Freezing Tolerance in Blueberries

News 07 May 2020

Every spring blueberry growers are anxious looking at the weather forecast. Are the buds and flowers resilient enough to withstand the low and freezing temperatures that occur occasionally? Some growers have a sprinkling installation to protect their plants but often we see fields where we don’t have this option. Does this mean there is nothing we can do?

Frost damage

Every year again we see differences in fields regarding frost damage. Besides temperature and wind also fertilization plays a crucial role in how quickly a bud or flower freezes. There are multiple possible mechanisms that reduce the freezing temperature of the fluid in the cell.  By taking the right measurements, we can lower the freezing point by 3 degrees. And these 3 degrees can be the difference between a good harvest or no harvest.

When sugar content increases, this will have the effect of reducing the freezing temperature. A strong and healthy plant (with strong buds) will freeze at lower temperatures then a weak plant.

The freezing point is also lowered if the cell contains more ions. This can be achieved by multiple minerals like potassium, calcium, sodium, nitrate or magnesium. The minerals reduce the freezing point much like salt lowers the freezing temperature of water.

Finally there are signs in practice that also trace elements lower the freezing temperature. Particularly manganese and boron, but also zinc, copper, iron and cobalt contribute to this mechanism. Also seaweeds applications are also known to have this effect.

A protocol full of energy

Different flowering stage on one plant (on the left a one year old branch, on the right a multi-year branch).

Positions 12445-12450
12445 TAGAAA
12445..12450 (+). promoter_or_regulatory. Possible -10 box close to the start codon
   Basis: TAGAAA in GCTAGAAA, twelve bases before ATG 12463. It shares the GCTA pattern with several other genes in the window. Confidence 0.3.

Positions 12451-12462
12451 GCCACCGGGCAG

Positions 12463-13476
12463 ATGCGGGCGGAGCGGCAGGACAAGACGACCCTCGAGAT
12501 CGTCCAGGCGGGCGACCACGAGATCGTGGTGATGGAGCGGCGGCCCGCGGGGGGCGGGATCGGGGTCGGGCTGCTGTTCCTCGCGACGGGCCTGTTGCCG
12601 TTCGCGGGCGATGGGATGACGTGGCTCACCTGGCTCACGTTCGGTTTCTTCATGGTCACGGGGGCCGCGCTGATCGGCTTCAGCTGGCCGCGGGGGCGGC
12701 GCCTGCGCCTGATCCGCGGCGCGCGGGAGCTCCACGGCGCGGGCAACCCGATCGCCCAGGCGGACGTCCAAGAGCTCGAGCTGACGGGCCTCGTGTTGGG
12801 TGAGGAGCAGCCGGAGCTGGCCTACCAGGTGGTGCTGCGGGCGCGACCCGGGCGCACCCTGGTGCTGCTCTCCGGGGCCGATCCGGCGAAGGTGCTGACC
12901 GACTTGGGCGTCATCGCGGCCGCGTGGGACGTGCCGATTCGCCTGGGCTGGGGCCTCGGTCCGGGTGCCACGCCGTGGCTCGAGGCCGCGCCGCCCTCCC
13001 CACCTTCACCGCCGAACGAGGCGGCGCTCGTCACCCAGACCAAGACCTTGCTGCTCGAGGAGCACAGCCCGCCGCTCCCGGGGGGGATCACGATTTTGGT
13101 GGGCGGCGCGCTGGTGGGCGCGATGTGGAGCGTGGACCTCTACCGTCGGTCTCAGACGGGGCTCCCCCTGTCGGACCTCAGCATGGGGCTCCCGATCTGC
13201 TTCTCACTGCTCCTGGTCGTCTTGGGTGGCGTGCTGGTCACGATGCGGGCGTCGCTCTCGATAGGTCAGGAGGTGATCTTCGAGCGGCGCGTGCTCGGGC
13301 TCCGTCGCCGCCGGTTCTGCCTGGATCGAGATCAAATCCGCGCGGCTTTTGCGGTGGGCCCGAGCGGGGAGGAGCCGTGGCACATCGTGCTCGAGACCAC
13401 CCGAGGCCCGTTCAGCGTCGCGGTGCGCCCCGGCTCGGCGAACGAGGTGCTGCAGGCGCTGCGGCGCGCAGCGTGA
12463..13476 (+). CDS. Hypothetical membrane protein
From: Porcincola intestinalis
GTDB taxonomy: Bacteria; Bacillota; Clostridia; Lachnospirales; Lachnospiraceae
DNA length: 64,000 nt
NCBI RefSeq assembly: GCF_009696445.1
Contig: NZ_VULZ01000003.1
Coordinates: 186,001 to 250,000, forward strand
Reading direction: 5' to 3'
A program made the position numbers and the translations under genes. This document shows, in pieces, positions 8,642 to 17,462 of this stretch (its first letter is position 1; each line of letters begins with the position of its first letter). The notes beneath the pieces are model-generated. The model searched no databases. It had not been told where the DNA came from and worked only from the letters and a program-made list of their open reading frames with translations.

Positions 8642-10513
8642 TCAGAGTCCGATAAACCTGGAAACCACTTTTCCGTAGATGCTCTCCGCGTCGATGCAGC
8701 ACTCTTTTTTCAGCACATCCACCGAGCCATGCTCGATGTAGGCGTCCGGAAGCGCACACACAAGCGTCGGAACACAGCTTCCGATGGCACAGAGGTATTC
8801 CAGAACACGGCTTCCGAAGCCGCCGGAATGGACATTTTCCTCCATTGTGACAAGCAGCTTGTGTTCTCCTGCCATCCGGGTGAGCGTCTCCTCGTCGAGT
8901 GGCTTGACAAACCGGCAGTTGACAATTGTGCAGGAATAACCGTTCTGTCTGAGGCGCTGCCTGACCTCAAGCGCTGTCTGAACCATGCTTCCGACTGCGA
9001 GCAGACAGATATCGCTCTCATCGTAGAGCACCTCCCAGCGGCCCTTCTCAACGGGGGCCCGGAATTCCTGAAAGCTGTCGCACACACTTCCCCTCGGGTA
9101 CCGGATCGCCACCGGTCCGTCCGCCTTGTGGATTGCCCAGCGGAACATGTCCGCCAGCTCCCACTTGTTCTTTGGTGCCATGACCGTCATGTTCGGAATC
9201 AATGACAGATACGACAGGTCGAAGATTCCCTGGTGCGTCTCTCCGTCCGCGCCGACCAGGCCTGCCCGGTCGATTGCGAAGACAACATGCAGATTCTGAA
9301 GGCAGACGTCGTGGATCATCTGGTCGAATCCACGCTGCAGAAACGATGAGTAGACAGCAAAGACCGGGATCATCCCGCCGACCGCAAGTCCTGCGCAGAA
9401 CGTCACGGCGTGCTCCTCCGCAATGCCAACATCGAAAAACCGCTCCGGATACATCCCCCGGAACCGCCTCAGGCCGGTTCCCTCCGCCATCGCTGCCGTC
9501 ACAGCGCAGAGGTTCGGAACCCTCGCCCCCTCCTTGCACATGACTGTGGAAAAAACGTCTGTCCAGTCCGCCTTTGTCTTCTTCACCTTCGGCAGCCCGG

In the blueberry protocol of Koppert, energy in the plant is the main target. The result is more regrowth, more generative buds per branch and more flowers per bud. Higher numbers are directly caused by more energy. We see that “stronger” buds are better resilient against frost damage. This is caused by the mechanism described above.

So we see a direct effect of frost on the damage of buds and flowers. Besides that we see a second, maybe even more important difference. Because the treated plants show more regrowth in the summer and fall, plants can be pruned more aggressive in wintertime. The result is that we end up with a younger plant. From young wood we already know it produces bigger and higher quality fruit. But there is another advantage of young wood. The flower buds on young wood flower on average 7 to 14 days later. And the later the flowers emerge, the less change for frost damage.

Do you want to prevent frost damage next spring, start already this year to create a healthy, energy rich plant. Koppert is using a variety a products to support  this. Central in the schedule is the product Trianum and other biostimulants. Do you want to know more about the Koppert protocol or the different products, check the website or contact one of my Koppert colleagues wherever in the world you are.

 

By Mark van der Werf, Soft Fruit Consultant Koppert Biological Systems

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